Ramgarh: Breathing history
Set amidst lush gardens, this bucolic lodge overlooks the serenely beautiful Ramgarh Lake(an artificial lake) that existed up until as recent as seven years back. The lodge was also the hunting spot for a King.travel Updated: Jul 12, 2011 14:53 IST
I really needed to get out of Delhi's maddening hustle-bustle to sustain whatever little sanity was left in me. A quiet getaway was just what was needed to rejuvenate the senses and come out as good as new. So when I was given the opportunity to take two days off and head 265 km towards a small town called Jamwa Ramgarh, there was no looking back. The excitement was so much that I could not even get a decent sleep. Thank god I wasn't going to be behind the wheels the next morning. It was just about 5 am and I think our beloved Hyundai i20 was already touching 100 kmph on the speedometer leaving the Gurgaon toll road much behind. It was after a long time that I saw the first rays of the sun slowly spilling its golden hues making the dew sparkle. As much as I enjoyed my tryst with nature, I could not wait to get to my destination. I had done a bit of snooping around on the internet to find out more about the place, and after a couple of readings I was quite sure of what I was going to expect. But let me tell you that no amount of reading is going to prepare you for the sheer blissfulness that comes with Ramgarh Lodge and that too, is an understatement.
Call me a nature freak, but give me a serene surrounding coupled with a book, TV and food (I say food because I honestly don't live to eat, I eat to live) and see my lips touching my ears to no end. Now, the USP about this beautiful lodge is the fact that it is situated 35 km from the main city, which makes it a perfect getaway, and since shopping was a big part of this trip, stepping into the main city was like hoping in a 20-minute drive, but that is another story. Second USP, is most definitely the location, because if you have not heard about the lodge you would simple pass by as if nothing of the sorts even existed in the vicinity. And I guess that is what made Ramgarh Lodge absolutely exquisite, because even though you are surrounded by civilisation one still feels cut out from the rest of the world. This was exactly what I wanted.
One needs to ride over a check-dam to reach the lodge and believe me, by the looks of it you would wonder what lies ahead however, once you enter the gates, you are welcomed by the in-your-face grandeur which exudes a world of royal charm making one feel exceptional to even be in the vicinity. Set amidst lush gardens, this bucolic lodge overlooks the serenely beautiful Ramgarh Lake(an artificial lake) that existed up until as recent as seven years back. It was here that we met Nagendra Singh Nada, GM, Ramgarh Lodge who with a big sense of pride, points at the almost crumbling tower where back in 1982 sat the umpire to judge the rowing competition held during the Asian Games of 1982. "Such is the glorious past of this property" he added further. At present, there is barely any water and the plains have been taken over by the locals using the land for cultivating crops. But a sight nevertheless. Right across lays the actual hunting tower and as Nagendra narrated, "the Maharaja with his close hunting mates would take a boat to the hunting lodge for the big game of Shikar and stay for days together enjoying the chase". The European-style lodge has been host to many royal dignitaries including Prince Philip, Prince Charles and Mrs. Jacqueline Kennedy, who were personal guests of the Maharaja.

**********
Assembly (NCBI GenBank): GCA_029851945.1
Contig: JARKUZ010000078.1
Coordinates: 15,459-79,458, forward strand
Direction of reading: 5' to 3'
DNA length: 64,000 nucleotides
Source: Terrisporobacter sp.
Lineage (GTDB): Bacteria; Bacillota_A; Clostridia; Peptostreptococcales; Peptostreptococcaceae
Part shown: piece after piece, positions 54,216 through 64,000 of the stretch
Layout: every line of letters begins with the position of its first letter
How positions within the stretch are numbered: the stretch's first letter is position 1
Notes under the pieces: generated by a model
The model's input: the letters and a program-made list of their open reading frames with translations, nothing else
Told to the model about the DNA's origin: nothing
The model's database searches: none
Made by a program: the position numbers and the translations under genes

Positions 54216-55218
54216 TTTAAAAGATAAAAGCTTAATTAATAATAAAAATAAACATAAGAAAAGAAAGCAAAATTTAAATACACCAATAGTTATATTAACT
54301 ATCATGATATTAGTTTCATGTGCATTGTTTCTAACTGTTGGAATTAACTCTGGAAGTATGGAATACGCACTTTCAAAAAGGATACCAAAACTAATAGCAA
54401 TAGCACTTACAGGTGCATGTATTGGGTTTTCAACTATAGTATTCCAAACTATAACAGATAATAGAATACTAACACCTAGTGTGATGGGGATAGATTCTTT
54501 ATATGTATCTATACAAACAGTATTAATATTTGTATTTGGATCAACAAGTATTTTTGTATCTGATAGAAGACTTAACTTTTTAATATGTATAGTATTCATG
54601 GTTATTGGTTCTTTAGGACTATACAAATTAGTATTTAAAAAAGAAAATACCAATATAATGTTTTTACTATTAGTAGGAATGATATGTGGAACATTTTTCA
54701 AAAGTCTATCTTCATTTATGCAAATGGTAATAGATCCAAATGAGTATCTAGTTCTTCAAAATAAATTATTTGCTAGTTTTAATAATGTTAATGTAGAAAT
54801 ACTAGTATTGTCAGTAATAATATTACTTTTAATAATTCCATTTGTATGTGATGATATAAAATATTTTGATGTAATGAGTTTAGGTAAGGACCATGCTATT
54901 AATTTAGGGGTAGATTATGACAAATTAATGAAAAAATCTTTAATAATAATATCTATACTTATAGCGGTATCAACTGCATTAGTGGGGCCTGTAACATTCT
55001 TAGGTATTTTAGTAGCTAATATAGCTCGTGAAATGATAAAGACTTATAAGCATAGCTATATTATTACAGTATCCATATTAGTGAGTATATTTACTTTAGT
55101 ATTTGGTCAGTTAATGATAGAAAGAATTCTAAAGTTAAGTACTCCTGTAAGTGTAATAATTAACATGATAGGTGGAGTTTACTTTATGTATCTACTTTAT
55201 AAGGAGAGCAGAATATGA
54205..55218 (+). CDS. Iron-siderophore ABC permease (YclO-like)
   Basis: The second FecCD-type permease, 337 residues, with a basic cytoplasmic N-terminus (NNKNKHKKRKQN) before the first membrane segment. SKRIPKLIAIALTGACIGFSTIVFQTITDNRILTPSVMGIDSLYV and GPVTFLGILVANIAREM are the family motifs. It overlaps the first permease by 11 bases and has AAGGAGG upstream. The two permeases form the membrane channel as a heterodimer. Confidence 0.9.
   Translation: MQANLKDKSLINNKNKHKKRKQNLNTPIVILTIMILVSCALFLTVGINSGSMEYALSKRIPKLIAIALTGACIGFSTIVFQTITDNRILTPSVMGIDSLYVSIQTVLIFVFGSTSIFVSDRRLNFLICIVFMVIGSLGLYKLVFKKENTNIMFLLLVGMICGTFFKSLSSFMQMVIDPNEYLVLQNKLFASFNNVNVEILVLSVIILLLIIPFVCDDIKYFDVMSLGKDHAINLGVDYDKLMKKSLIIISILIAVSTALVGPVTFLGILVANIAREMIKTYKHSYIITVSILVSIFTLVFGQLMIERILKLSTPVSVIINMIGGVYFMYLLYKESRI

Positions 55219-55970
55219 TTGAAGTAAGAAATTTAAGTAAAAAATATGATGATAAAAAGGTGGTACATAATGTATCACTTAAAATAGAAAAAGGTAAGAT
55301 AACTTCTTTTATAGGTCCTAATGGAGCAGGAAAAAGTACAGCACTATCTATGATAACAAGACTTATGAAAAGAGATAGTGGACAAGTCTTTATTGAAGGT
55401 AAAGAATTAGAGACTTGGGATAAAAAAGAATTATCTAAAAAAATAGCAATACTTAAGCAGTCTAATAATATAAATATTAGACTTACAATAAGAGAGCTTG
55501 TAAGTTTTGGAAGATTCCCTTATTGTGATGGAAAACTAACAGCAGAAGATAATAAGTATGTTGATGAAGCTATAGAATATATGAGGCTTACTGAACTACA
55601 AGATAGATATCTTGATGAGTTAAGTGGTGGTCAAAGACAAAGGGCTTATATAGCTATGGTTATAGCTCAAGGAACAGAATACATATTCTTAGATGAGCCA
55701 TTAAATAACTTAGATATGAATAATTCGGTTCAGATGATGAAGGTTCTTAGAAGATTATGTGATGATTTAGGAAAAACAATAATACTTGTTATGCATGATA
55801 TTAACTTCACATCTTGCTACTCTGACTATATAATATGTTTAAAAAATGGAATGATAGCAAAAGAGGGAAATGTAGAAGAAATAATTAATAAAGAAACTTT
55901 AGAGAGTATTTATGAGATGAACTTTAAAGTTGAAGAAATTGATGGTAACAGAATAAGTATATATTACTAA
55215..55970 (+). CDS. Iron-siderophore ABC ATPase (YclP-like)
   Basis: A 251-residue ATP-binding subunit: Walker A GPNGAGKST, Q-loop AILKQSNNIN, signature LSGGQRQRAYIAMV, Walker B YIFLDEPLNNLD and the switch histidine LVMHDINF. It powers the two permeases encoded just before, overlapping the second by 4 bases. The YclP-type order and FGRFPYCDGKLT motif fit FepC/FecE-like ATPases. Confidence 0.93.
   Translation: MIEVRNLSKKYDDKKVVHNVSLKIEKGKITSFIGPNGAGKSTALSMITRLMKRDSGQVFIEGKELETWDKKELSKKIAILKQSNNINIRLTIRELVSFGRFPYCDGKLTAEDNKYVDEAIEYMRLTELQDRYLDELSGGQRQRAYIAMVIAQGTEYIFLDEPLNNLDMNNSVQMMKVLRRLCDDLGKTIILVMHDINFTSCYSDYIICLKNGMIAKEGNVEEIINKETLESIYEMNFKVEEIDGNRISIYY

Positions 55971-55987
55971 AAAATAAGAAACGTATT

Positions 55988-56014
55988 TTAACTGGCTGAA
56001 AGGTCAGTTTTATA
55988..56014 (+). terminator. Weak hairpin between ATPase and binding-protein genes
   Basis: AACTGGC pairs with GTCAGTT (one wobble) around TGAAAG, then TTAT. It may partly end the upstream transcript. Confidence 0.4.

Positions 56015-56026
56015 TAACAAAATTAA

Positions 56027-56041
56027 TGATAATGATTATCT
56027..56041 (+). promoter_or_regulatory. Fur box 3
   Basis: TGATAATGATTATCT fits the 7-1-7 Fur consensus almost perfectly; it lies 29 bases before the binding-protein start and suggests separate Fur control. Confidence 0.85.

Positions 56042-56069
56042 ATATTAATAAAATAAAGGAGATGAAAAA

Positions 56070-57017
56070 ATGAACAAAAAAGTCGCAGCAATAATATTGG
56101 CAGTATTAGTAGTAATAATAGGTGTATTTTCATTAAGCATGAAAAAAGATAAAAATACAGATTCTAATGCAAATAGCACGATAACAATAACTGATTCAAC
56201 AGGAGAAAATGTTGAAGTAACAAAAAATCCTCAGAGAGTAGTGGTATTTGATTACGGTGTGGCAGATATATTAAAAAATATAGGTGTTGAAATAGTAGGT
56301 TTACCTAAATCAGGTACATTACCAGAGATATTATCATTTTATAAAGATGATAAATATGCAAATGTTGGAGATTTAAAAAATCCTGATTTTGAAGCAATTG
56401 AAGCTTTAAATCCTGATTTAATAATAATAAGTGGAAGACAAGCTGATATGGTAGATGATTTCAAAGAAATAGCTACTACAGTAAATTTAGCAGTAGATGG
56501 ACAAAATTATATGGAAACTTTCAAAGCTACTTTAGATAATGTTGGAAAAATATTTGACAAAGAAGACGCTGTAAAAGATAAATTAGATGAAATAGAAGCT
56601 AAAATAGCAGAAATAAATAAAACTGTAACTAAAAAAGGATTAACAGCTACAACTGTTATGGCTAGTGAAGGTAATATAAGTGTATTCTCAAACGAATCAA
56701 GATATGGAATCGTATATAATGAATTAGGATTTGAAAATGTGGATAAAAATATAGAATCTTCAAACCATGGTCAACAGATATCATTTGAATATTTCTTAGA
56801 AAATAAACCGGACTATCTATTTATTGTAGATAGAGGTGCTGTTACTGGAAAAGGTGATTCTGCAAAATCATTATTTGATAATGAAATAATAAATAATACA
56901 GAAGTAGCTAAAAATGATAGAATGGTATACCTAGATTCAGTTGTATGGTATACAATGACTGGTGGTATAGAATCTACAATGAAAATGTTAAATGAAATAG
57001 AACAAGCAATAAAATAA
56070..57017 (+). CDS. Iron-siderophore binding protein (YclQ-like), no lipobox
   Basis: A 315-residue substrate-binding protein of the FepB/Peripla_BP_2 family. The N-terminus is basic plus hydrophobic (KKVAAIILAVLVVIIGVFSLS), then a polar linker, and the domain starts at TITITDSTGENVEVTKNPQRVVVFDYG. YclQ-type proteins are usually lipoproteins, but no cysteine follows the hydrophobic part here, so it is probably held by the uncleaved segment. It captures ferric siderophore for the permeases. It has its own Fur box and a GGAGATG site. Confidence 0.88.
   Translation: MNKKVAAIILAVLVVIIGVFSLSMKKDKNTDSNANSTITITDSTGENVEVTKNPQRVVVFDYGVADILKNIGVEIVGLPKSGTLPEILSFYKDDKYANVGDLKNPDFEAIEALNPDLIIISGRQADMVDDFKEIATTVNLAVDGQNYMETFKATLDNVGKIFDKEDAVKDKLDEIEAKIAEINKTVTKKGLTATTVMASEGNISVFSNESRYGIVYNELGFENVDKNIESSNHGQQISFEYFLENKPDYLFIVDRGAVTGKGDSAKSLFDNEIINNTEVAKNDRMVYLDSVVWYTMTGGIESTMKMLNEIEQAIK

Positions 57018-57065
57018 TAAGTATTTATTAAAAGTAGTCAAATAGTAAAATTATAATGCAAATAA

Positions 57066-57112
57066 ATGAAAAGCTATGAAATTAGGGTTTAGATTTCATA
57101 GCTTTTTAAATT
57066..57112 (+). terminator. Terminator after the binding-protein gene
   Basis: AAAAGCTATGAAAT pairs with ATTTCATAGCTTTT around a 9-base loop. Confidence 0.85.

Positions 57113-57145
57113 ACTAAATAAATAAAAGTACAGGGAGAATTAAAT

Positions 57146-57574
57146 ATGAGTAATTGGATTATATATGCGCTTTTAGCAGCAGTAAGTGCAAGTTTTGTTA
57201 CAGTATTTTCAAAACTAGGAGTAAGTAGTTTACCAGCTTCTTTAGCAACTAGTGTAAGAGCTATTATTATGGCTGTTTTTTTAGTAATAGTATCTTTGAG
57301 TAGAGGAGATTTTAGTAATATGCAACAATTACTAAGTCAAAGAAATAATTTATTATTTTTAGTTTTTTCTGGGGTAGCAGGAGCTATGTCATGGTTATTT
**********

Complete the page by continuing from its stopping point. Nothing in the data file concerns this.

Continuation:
Built in 1920s, the property was the former hunting lodge of the Maharaja of Jaipur and this is proved by the huge stuffed tiger that stands tall and mighty in a glass enclosure just as one enters the property's main hall. If you look 45 degrees to you right, there is a lion looking straight at you and a similar sight awaits you the moment you turn 90 degrees. Hunting trophies are the highlights and keep you mesmerised every time you look at one. The oldest on is the bull trophy, which dates back to 1934. But this is nothing; you will find almost each and every animal on the walls. My personal favourite is the single-horn Rhino because one can only imagine the size if this mammoth animal judging by the size of its huge head that now sits pretty on the main walls.